Climate Change and California’s Wine Industry

Climate change, its effect on the environment, the earth, and the wine industry has been an ongoing conversation for decades. 

During 2022 California experienced several extreme climatic events. First, there was a late, intense spring frost, followed in September by a vicious heat dome lasting eleven days, resulting in relentless record-setting temperatures throughout California’s wine regions.

Changes in climate affect the way growers and winemakers plan for the future. This past November, following these excessive weather events, my wife and I took a two-week road trip through Central and Northern California’s wine country. We had the opportunity to delve into the subject of climate change with wine industry leaders, discussing short, intermediate, and long-term effects, and especially, their thinking on how to tackle this ever-present challenge while continuing to grow quality grapes to craft amazing wines.

I would like to thank everyone I met with, especially the following, for their time and candid, educational, historical, and thoughtful comments.

Angelina & Alycia Mondavi (Dark Matter Wines), Arnaud Fabre (Benom Wines), Carl Bowker (Caliza Winery), Guillaume Fabre (Clos Solene), Jason Haas (Tablas Creek), Jordan Fiorentini (Epoch Estate Wines), Josh Uran (The Caves at Soda Canyon), Philipp Pfunder (Law Estate Wines), Renee Ary (Duckhorn Vineyards), Wes Hagen (Ranchos de Ontiveros) and consulting geologist, Benjamin Schupack.

Climate Change, Climate Chaos and Human Behavior

Jordan Fiorentini in Epoch Vineyards. Photo credit: Chris Leschinsky

How to deal with climate change has different viewpoints. One grower said, considering the excessive extremes we have experienced lately, we may actually be in a state of climate chaos. That was an interesting comment, especially if you consider a definition of the Chaos Theory, generally stating: “If a butterfly flaps its wings in the Amazon Rain Forest, it can cause a tornado in Texas.” While this is a “simple” description, the question becomes: how do you plan for future “outlier” events, and more importantly react to them. 

A site I was referred to, stated the following: “Major fires along the U.S. West Coast partly result from ecological disintegration in the Amazon. North and South American states should work together towards their shared interest in protecting the rainforests.”

So, DO events on the other side of the globe, in the Amazon, directly affect our changes and climatic patterns, thus affecting the earth and vineyards?  

We are short-term guests on the earth, being dependent on and affected by each other’s actions, no matter where we are. Our human activities help shape not only the here and now, but the future as well. We are temporary custodians of the earth, having the responsibility to think locally but act globally, protecting and preserving what we have been given.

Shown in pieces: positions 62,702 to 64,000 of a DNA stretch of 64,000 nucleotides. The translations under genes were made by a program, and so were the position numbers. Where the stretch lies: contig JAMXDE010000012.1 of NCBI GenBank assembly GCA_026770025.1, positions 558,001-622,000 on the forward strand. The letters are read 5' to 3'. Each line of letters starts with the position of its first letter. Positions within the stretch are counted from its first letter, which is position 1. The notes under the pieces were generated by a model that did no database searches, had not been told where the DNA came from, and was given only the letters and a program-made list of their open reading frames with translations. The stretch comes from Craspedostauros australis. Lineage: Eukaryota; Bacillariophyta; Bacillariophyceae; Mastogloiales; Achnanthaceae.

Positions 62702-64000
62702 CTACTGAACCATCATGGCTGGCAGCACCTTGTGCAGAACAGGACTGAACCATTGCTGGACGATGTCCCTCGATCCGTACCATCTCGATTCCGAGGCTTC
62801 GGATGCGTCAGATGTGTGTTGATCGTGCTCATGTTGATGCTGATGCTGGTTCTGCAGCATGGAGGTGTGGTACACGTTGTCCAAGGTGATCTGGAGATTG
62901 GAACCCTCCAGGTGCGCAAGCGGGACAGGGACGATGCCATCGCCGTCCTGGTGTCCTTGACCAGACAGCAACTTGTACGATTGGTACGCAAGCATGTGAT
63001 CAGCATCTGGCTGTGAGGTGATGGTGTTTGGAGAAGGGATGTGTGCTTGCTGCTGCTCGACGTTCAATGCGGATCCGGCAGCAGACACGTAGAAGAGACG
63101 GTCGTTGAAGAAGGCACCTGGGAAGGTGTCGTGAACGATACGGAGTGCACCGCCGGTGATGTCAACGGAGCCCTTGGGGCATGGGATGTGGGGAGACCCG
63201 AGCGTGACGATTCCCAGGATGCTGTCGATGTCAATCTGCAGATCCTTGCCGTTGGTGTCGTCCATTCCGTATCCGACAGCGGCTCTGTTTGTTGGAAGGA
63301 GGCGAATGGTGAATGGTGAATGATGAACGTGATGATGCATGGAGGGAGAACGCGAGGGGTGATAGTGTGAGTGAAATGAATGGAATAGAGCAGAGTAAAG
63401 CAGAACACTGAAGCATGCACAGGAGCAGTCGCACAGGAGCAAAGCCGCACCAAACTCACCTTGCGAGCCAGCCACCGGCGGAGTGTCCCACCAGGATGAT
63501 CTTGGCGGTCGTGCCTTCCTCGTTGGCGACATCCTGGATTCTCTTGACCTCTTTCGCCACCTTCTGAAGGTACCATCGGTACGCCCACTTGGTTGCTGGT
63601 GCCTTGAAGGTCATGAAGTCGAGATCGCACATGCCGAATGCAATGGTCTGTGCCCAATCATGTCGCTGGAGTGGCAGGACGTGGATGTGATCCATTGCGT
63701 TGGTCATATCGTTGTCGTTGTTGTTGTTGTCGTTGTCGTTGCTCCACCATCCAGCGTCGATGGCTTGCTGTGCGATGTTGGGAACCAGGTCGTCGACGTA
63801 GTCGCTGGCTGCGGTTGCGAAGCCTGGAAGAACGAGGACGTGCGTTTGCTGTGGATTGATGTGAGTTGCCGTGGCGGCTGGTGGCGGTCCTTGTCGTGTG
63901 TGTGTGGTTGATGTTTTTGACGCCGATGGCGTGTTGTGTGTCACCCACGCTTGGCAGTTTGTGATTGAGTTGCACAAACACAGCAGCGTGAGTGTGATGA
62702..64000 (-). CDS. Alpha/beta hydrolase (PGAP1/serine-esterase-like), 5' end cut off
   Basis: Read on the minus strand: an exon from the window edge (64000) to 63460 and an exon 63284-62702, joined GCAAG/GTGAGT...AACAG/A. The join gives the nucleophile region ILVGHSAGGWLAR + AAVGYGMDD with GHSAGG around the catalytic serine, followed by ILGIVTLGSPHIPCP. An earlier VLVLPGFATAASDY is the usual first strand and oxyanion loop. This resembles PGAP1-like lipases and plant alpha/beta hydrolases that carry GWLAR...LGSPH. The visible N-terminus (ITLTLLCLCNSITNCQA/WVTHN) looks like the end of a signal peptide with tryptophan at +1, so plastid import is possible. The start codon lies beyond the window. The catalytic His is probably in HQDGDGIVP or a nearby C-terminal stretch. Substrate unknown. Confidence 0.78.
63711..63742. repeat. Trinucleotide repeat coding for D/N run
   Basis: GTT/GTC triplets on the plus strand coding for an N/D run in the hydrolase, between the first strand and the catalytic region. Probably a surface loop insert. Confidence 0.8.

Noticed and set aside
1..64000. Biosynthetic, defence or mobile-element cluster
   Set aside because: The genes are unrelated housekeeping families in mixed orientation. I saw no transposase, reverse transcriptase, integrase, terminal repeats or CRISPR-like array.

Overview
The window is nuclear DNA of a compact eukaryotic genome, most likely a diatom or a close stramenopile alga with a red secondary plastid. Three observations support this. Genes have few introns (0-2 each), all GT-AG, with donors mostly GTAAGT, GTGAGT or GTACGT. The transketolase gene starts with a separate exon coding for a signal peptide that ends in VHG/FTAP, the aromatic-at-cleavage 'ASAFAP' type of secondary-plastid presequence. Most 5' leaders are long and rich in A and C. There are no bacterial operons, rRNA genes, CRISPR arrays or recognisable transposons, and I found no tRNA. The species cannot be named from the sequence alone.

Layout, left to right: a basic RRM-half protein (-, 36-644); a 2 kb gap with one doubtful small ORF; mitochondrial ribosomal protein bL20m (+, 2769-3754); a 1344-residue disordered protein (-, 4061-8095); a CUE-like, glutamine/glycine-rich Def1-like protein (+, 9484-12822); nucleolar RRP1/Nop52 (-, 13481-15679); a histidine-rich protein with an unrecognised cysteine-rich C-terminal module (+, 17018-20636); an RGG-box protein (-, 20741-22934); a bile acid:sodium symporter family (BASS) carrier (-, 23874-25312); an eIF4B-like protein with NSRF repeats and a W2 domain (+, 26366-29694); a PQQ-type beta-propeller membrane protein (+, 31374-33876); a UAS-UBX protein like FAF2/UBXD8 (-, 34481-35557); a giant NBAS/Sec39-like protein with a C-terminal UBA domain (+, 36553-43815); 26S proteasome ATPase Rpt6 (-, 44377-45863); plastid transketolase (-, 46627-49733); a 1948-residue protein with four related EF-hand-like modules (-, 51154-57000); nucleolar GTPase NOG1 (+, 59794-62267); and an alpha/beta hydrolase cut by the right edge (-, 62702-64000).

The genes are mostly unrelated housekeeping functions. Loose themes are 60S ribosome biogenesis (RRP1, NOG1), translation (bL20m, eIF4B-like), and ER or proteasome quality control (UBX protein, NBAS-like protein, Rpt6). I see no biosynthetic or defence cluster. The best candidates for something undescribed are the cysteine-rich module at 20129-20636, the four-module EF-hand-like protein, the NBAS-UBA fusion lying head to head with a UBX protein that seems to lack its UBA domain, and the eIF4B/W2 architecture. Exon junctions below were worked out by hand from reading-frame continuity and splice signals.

Challenges, Changes, and Opportunity

Snow at Howell Mountain (Mondavi Sister’s Vineyard). Photo Credit: Sean and Stephanie Cachin

A commonly shared viewpoint among winemakers and growers is they thrive on the challenges and opportunities presented each new season. No vintage is the same, and the wine produced won’t be the same as the last; every year they get a “do-over,” a new beginning. The wine community shares a common philosophy, “there are no problems, only opportunities to be creative,” and they plan, act and react accordingly.

We should all be able to agree that anthropomorphic climate change is real. How we think and respond to the challenges affects climate change, which in turn affects all aspects of agriculture, our planet, and civilization.

The Acceptance of Climate Change

Shade cloth at Epoch Vineyards. Photo Credit: Epoch Estate Wines

Heraclitus, a Greek philosopher said: “change is the only constant in life.” Climate change is certainly not new.

Recently there have been numerous special reports on the effects of global warming taking place around the world, affecting the wine industry. It has been widely noted and reported, in recent years, that grapes suitable for growing sparkling wine (in France) are thriving in, of all places: ENGLAND. But is this so new? Looking back historically, there is a definite cyclical pattern.

In the Beginning

Tablas Creek limestone soils in dry, farmed Grenache

“The Romans wrote about growing wine grapes in Britain in the first century. Then, it got too cold, during the Dark Ages. Britons grew their own wine grapes in the 11th century during the Medieval Warming, and then it got too cold during the Little Ice Age. Wine grapes are among the most accurate indicators of temperature, and they are telling us about a cycle. They also indicate that today’s warming is not unprecedented.” (RealClimate). Global warming or climate change/chaos has transcended the ages. 

Dark Matter Wines, Mondavi Sisters

Discussing climate and weather cycles with Alycia and Angelina Mondavi, they shared with me that they had daily temperature records and notes, going back to their grandfather, Peter Mondavi Sr. on weather and climate conditions, about 80 years’ worth! Through these records, the historical climatic cyclical patterns can be seen. Some cycles are longer, some shorter, and some with events that are more severe at times (such as 2022) or less so. The “hundred-year event,” that buzzword newscasters love to reference, is simply part of what is (generally) a ten-year cycle. However, the term “hundred-year event” certainly raises eyebrows.

During January’s record-breaking torrential rains that besieged the state from Napa to Southern California, I emailed many of my Napa and Paso Robles friends, to check in on their well-being. Alycia Mondavi’s response was enlightening, and gave me a chuckle: “…LOTS of water…10-year cyclical flooding as expected.”

Understanding, Preparing, Planning, Reacting

Shade cloth at Epoch Vineyards. Photo Credit: Epoch Estate Wines

There seemed to be a general commonality of opinion and vision on dealing with and addressing the effects of climate change. First realize, nature always wins, so growers and winemakers look for new, creative ways to adapt and use nature for their benefit.

Fires, floods, pests, extreme heat, and frosts are part of a cycle (sounds kind of biblical). Advanced planning and preparation for individual “one-off” events and being able to react quickly to offset negative effects is critical. Having an open mind to do things differently, being flexible, and thinking creatively, are of paramount importance. Jason Haas (Tablas Creek) remarked that during the excessive heat dome of 2022, they irrigated in advance of the heat spike, to prevent the crop from raisening.